pushing a thumbtack can easily damage the wall. Although the force
applied to the surface is the same, the thumbtack applies more
pressure because the point concentrates that force into a smaller
area.
F displaystyle mathbf F to the vector area A displaystyle mathbf A via the linear relation F = σ A displaystyle mathbf F =sigma mathbf A .
This tensor may be expressed as the sum of the viscous stress tensor
minus the hydrostatic pressure. The negative of the stress tensor is
sometimes called the pressure tensor, but in the following, the term
"pressure" will refer only to the scalar pressure.
According to the theory of general relativity, pressure increases the
strength of a gravitational field (see stress–energy tensor) and so
adds to the mass-energy cause of gravity. This effect is unnoticeable
at everyday pressures but is significant in neutron stars, although it
has not been experimentally tested.[8]
Types[edit]
Water shooting out a damaged hydrant at high pressure
An open condition, called "open channel flow", e.g. the ocean, a swimming pool, or the atmosphere. A closed condition, called "closed conduit", e.g. a water line or gas line.
p γ + v 2 2 g + z = c o n s t , displaystyle frac p gamma + frac v^ 2 2g +z=mathrm const , where: p = pressure of the fluid, γ = ρg = density · acceleration of gravity = specific weight of the fluid,[9] v = velocity of the fluid, g = acceleration of gravity, z = elevation, p γ displaystyle frac p gamma = pressure head, v 2 2 g displaystyle frac v^ 2 2g = velocity head. Applications[edit] Hydraulic brakes Artesian well Blood pressure Hydraulic head Plant cell turgidity Pythagorean cup
Low-pressure chamber in Bundesleistungszentrum Kienbaum, Germany While pressures are, in general, positive, there are several situations in which negative pressures may be encountered: When dealing in relative (gauge) pressures. For instance, an absolute
pressure of 80 kPa may be described as a gauge pressure of
−21 kPa (i.e., 21 kPa below an atmospheric pressure of
101 kPa).
When attractive intermolecular forces (e.g., van der Waals forces or
hydrogen bonds) between the particles of a fluid exceed repulsive
forces due to thermal motion. These forces explain ascent of sap in
tall plants. A negative pressure acts on water molecules at the top of
any tree taller than 10 m, which is the pressure head of water
that balances the atmospheric pressure. Intermolecular forces maintain
cohesion of columns of sap that run continuously in xylem from the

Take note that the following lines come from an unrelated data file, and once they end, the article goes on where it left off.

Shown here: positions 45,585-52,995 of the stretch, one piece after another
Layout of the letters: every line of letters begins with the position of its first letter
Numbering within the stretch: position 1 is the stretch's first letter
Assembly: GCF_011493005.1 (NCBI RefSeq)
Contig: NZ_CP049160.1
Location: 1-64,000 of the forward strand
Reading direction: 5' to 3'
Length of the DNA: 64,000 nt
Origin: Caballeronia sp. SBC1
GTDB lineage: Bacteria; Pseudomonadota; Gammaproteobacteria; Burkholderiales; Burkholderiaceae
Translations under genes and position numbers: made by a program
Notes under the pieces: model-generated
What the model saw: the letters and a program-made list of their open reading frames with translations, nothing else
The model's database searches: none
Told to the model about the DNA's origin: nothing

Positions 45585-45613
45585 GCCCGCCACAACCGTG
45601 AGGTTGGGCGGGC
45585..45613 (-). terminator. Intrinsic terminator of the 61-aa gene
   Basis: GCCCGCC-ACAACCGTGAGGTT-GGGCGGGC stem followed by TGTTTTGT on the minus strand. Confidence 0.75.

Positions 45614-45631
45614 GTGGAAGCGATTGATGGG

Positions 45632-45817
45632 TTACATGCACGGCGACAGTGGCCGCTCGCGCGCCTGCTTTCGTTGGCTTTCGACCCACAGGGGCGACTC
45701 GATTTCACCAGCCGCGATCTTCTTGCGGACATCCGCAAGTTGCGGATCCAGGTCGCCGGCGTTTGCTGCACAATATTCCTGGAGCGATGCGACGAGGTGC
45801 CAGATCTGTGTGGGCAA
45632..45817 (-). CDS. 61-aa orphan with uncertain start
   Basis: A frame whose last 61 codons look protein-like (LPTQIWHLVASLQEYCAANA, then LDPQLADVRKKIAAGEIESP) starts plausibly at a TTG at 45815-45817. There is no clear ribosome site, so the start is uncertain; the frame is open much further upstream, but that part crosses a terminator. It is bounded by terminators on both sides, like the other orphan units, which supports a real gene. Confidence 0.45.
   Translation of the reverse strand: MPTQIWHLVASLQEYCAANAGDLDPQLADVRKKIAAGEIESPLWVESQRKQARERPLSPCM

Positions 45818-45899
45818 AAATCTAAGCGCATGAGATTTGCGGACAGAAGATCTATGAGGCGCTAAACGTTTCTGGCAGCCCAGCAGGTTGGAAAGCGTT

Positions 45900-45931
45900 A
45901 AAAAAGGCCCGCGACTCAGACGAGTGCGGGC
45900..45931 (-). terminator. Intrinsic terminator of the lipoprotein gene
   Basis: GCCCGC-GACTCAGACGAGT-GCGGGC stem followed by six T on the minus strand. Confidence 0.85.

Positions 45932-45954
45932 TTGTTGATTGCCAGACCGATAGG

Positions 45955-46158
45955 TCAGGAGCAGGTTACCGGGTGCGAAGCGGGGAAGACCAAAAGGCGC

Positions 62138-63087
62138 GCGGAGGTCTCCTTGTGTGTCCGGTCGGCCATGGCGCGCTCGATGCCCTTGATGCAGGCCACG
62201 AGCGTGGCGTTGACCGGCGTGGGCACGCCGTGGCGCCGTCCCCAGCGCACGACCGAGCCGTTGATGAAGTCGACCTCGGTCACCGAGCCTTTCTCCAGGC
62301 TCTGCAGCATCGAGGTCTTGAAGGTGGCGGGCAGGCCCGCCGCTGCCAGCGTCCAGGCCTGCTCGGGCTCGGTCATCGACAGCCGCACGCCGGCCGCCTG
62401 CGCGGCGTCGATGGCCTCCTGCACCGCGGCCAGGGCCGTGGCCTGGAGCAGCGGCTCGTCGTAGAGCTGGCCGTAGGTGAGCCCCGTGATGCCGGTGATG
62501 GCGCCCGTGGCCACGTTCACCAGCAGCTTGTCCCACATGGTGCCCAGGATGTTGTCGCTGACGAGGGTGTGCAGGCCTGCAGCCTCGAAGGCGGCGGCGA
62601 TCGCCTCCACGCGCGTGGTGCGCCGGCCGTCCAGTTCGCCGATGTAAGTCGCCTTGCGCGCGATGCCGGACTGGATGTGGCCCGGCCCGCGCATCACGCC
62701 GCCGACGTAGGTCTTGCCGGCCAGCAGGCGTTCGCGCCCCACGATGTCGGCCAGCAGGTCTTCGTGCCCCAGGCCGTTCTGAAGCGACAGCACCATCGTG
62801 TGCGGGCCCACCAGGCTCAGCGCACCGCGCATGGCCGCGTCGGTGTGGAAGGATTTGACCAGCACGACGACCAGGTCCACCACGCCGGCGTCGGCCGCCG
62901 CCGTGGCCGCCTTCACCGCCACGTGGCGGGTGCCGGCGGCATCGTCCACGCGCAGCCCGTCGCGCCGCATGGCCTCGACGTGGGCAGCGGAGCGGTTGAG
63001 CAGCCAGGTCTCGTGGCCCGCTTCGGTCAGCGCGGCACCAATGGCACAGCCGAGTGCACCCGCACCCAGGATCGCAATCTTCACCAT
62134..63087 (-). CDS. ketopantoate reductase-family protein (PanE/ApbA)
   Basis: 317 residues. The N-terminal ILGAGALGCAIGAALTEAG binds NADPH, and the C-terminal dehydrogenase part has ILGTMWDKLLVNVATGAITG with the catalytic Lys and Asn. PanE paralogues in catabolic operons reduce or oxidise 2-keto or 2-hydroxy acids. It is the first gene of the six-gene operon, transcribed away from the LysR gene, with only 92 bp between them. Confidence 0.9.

roots to the top leaves.[11]
The
The stresses in an electromagnetic field are generally non-isotropic, with the pressure normal to one surface element (the normal stress) being negative, and positive for surface elements perpendicular to this. In the cosmological constant. Stagnation pressure[edit]
p 0 = 1 2 ρ v 2 + p displaystyle p_ 0 = frac 1 2 rho v^ 2 +p where p 0 displaystyle p_ 0 is the stagnation pressure v displaystyle v is the flow velocity p displaystyle p is the static pressure. The pressure of a moving fluid can be measured using a Pitot tube, or
one of its variations such as a
π = F l displaystyle pi = frac F l and shares many similar properties with three-dimensional pressure.
Properties of surface chemicals can be investigated by measuring
pressure/area isotherms, as the two-dimensional analog of Boyle's law,
πA = k, at constant temperature.
p = n R T V , displaystyle p= frac nRT V , where: p is the absolute pressure of the gas, n is the amount of substance, T is the absolute temperature, V is the volume, R is the ideal gas constant. Real gases exhibit a more complex dependence on the variables of
state.[12]
Continuum mechanics Laws Conservations Energy Mass Momentum Inequalities Clausius–Duhem (entropy)
Stress Deformation Compatibility Finite strain Infinitesimal strain Elasticity (linear) Plasticity Bending Hooke's law Material failure theory Fracture mechanics Contact mechanics (frictional)
Fluids Statics · Dynamics Archimedes' principle · Bernoulli's principle Navier–Stokes equations Poiseuille equation · Pascal's law Viscosity (Newtonian · non-Newtonian) Buoyancy · Mixing · Pressure Liquids Surface tension Capillary action Gases Atmosphere Boyle's law Charles's law Gay-Lussac's law Combined gas law Plasma Rheology Viscoelasticity Rheometry Rheometer Smart fluids Magnetorheological Electrorheological Ferrofluids Scientists Bernoulli Boyle Cauchy Charles Euler Gay-Lussac Hooke Pascal Newton Navier Stokes v t e When a person swims under the water, water pressure is felt acting on
the person's eardrums. The deeper that person swims, the greater the
pressure. The pressure felt is due to the weight of the water above
the person. As someone swims deeper, there is more water above the
person and therefore greater pressure. The pressure a liquid exerts
depends on its depth.